The great Kittiwake camera mystery

    Diver Lead1
    Divers are scratching their heads up in Florida after a camera washed up on Crescent Beach, St. John’s County. 

    Finder of the barnacle-encrusted piece of equipment was Mike Golubovich, who works for St. John’s Country Beach Services in St. Augustine. 

    “During an inspection on 7 October, 2011, of a Sargassum wrack line that began to form on Crescent Beach, I found the housing,” he told the Caymanian Compass exclusively. 

    ”I took the housing back to our work shop and pried it open with a screwdriver. I was completely astonished when the housing revealed a bone-dry camera. The batteries were not working, but after I changed them, the camera turned on and 153 photos were available for review. 

    “The camera contains an assortment of images including reef fish, coral, divers, the mermaid statue, and the Kittiwake dive site – a photo of the placard on the wreck,” Mr. Golubovich said. 

    No date record 

    As the camera had run out of battery power, the time and date defaulted to zero, therefore there is no date record of when the camera may have been first lost. 

    “I did notice that there wasn’t a substantial amount of algae growing on the wreck in the photos, possibly suggesting that this dive happened shortly after the sinking of the Kittiwake … I believe this camera was only used on two dives in the Cayman Islands before it drifted to Florida,” he said. 

    The ship was sunk on Wednesday, 5 January, to form a special wreck dive as well as serve as an artificial reef for marine life. The project was some eight years in planning and negotiation and drew worldwide interest from media and divers intrigued by the Caribbean’s newest dive attraction.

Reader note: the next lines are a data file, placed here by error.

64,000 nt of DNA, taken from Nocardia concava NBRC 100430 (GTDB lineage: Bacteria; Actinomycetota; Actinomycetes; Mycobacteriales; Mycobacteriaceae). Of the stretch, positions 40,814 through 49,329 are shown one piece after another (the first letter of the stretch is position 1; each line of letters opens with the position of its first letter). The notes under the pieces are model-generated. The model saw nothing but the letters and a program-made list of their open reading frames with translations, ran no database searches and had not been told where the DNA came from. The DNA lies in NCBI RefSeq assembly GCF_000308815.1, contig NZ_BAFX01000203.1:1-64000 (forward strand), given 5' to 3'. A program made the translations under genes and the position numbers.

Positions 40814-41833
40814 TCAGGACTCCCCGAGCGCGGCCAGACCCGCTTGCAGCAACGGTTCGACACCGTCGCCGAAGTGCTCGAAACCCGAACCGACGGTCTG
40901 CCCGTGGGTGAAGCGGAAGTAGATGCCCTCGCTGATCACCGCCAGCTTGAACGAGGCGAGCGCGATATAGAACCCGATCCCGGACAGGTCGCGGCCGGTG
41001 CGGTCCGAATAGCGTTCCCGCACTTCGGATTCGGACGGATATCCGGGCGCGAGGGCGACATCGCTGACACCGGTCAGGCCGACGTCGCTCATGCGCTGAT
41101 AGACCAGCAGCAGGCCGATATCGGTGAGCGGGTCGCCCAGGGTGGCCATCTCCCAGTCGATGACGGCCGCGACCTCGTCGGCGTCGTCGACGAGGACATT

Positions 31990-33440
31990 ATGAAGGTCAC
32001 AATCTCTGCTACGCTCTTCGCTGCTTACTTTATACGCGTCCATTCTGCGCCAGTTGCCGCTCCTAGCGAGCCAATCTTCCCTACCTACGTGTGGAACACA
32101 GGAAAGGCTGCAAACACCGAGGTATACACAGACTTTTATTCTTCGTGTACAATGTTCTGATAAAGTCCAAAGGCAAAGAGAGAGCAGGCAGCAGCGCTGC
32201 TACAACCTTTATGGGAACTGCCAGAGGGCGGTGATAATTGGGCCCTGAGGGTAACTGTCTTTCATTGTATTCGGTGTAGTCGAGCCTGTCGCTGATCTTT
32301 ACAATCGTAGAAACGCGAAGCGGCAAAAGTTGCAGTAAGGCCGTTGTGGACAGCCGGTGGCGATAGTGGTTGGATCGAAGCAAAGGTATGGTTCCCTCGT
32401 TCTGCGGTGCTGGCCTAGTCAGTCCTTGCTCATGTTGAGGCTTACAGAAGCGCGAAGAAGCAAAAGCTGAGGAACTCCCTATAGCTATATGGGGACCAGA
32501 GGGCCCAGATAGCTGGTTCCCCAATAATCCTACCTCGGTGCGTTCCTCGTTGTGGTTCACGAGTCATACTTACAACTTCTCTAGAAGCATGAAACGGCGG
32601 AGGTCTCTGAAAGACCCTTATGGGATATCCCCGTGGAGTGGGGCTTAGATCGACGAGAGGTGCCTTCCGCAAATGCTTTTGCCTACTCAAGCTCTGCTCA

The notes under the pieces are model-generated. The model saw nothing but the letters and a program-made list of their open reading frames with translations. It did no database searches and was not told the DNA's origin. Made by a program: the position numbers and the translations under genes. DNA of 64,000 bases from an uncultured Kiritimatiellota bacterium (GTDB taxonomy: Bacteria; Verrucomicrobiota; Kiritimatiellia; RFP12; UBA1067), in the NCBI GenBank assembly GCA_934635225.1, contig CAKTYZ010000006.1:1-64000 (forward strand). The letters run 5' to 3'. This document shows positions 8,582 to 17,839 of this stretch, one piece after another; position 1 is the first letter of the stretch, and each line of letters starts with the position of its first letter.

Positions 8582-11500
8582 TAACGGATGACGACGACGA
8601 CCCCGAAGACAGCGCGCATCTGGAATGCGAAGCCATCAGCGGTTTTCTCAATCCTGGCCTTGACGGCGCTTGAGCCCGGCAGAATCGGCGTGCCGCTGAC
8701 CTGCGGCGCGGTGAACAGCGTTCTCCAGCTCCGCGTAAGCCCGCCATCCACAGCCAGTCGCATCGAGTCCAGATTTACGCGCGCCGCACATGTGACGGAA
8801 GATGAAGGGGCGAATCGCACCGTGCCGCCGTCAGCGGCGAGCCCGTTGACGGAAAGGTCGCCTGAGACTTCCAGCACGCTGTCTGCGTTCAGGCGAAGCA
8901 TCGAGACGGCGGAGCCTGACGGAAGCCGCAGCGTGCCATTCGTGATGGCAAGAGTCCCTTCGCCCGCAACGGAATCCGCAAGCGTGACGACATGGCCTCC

Calling all divers 

    As soon as Mr. Golubovich was able to get the photographs off the camera he uploaded them onto the Facebook page of the Kittiwake, where a call was put out by his wife, Angie, to divers who may have lost the camera. 

    “The housing was covered in barnacles suggesting that it spent some time out at sea,” she wrote. “Did this camera float to Florida from the Caribbean? Do you recognise the diver in the photo?” 

    Although the distance is more than 1,000 miles, it is not unusual for items to make their way to Florida sands, Mr. Golubovich said. 

    “We find all kinds of things that wash up on our beaches. We see increases in debris after large storm events and sustained southeasterly to easterly winds,” he said. “We have collections of common household items from many Caribbean Islands.” 

    The sea, it seems, holds many mysteries – but this is one that people of the Cayman Islands and the wider dive community may well just be able to solve. Sea sleuths, to your computers! 

    The pictures are viewable on the Kittiwake Cayman Facebook page. 


    Do you recognise this diver? We asked his friend, but she wouldn’t talk. – Photo: Submitted


    1. This is similar to a story of a camera that drifted from Aruba to the Florida Keys and was found March of last year. Some internet sleuthing reunited camera and owner and the story even circulated in the national press in the US.

    2. If you look on the meta-file for each picture, it will tell you the date the picture was taken and what kind of camera was used. That gets encoded into the .JPG file when the picture is taken, so the dead camera batteries aren’t an issue.

    3. As the camera had run out of battery power, the time and date defaulted to zero, therefore there is no date record of when the camera may have been first lost.

      Not correct – each and every photo taken by digital camera has time signature in the file. So it is possible (and easy) to get the dates.

      The only problem can be if internal clock battery was out when photo was shot (which is unlikely) or if internal clock were not set properly (not that likely).

      If anyone can get original photo downloaded from camera please get the date.

    4. Hello all, thanks for the posts. I will do my best to answer your questions. In regards to the time file and metadata: the time and date did not actually default to zero do to the absense of power, I believe that the date in the camera was never set correctly, as it read 1/4/00. This date is 11 years prior to the sinking of the Kittiwake. The metadata does not help me much, other than revealing that divers embarked on at least 3 separate dives.

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